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Edition: 231

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Welcome to Cuffelinks Newsletter Edition 231

  • 15 December 2017

A bumper final edition for 2017 starts with the year's big bubble. Joe Kennedy was a wealthy Wall Street investor in 1929, and he famously said he exited the market before the crash when a shoeshine boy started giving him stock tips, as there were no more "greater fools" to join the party. Last week, an Uber driver told me he had bought a Bitcoin, he watched the market every day and he was making more money than driving a car. Apparently, the only way is up.

Why most LIC performance reporting is inadequate

Listed Investment Companies on the ASX are currently worth about $37 billion, but their reporting of performance should improve to give investors a better basis for comparison.

LICs: Traders versus investors for tax purposes

The ATO distinguishes between LICs, deeming some as investors for tax purposes and some as traders for tax purposes. This distinction has implications for the way dividends are sourced and capital gains are treated.

What will investment markets deliver in 2018?

The markets successfully negotiated many fear factors in 2017 and rewarded investors. What does 2018 bring for Australian and global shares, listed property and fixed interest?

Inside Investing, Podcast Episode #6

In Episode #6, we discuss the Future Fund versus SMSFs, Telstra's prospects, Geoff Wilson's outlook, ETF trends, LIC reporting and the business case for the stadium rebuilds.

The index investing story could be even better

Passive investing typically incurs less tax than active investing but should be made even more tax-effective by using losses in the portfolio to offset taxable capital gains.

Manufacturing makes a surprising change

The old paradigm that manufacturing will increasingly transfer to low-cost developing countries is being turned on its head by technology advances.

No, Gladys, build it and they won't come

The $2.3 billion allocated by the NSW Government to rebuild two stadiums will haunt them until the next election. Focussing on Allianz Stadium, what's the business case and will crowds increase materially when it's rebuilt?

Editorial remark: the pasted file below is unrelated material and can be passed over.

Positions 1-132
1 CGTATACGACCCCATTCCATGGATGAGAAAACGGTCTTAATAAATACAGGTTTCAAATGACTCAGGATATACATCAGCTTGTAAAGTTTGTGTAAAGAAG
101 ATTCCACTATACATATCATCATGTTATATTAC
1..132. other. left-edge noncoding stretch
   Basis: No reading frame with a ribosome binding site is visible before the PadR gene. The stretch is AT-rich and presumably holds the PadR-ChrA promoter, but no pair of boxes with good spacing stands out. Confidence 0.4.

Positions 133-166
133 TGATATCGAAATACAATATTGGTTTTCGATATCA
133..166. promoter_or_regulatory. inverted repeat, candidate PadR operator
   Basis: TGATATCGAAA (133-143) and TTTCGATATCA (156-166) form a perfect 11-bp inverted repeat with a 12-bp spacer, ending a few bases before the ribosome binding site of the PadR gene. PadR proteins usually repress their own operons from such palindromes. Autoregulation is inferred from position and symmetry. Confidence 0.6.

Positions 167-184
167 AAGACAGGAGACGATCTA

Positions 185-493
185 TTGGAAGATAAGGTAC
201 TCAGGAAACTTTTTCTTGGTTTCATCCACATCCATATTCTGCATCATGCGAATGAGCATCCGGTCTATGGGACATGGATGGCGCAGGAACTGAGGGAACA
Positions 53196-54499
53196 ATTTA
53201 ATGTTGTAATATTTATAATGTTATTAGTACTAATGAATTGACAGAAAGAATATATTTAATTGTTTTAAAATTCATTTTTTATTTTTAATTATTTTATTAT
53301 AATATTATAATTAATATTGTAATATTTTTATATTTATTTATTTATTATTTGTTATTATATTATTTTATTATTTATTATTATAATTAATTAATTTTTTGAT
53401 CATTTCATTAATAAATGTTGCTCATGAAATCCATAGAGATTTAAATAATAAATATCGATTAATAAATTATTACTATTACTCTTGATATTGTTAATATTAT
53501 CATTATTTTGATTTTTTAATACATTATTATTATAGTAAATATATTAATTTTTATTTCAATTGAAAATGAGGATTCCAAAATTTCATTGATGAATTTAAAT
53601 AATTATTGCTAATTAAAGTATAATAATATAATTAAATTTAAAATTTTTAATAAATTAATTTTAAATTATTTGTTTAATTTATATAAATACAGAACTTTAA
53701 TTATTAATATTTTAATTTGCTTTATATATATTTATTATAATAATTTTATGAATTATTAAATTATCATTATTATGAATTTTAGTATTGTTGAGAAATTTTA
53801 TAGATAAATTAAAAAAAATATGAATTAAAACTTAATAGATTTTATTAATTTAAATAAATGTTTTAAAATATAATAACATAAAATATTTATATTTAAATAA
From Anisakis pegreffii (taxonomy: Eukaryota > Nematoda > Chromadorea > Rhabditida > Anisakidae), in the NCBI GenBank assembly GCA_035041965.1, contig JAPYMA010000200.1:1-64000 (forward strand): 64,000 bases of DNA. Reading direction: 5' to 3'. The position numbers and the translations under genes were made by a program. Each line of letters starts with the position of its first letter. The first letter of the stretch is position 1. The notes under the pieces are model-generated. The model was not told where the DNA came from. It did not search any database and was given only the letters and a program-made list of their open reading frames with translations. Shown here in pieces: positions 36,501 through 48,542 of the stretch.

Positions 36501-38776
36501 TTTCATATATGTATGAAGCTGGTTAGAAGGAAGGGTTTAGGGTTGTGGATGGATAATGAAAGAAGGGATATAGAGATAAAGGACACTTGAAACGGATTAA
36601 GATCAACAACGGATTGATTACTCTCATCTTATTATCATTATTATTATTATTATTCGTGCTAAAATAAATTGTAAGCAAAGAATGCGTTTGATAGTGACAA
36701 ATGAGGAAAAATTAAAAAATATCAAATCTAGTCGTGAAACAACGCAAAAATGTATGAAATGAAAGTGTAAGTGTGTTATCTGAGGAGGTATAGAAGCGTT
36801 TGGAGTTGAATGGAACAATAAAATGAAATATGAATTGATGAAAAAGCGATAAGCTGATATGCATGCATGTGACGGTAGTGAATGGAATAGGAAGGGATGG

The ethical investing trend and a Kiwi lesson

Research suggests a strong trend toward responsible and ethical investing. Valuation effects of disclosure in NZ recently were dramatic, and Australian financial institutions should take heed.

Become an informed user of retirement expertise

You can only receive the full benefit of expertise if you're an informed consumer. Can you paint a picture of what your retirement success and failure looks like?

Most viewed in recent weeks

10 reasons wealthy homeowners shouldn't receive welfare

The RBA Governor says rising house prices are due to "the design of our taxation and social security systems". The OECD says "the prolonged boom in house prices has inflated the wealth of many pensioners without impacting their pension eligibility." What's your view?

House prices surge but falls are common and coming

We tend to forget that house prices often fall. Direct lending controls are more effective than rate rises because macroprudential limits affect the volume of money for housing leaving business rates untouched.

Survey responses on pension eligibility for wealthy homeowners

The survey drew a fantastic 2,000 responses with over 1,000 comments and polar opposite views on what is good policy. Do most people believe the home should be in the age pension asset test, and what do they say?

100 Aussies: five charts on who earns, pays and owns

Any policy decision needs to recognise who is affected by a change. It pays to check the data on who pays taxes, who owns assets and who earns the income to ensure an equitable and efficient outcome.

Three good comments from the pension asset test article

With articles on the pensions assets test read about 40,000 times, 3,500 survey responses and thousands of comments, there was a lot of great reader participation. A few comments added extra insights.

The sorry saga of housing affordability and ownership

It is hard to think of any area of widespread public concern where the same policies have been pursued for so long, in the face of such incontrovertible evidence that they have failed to achieve their objectives.

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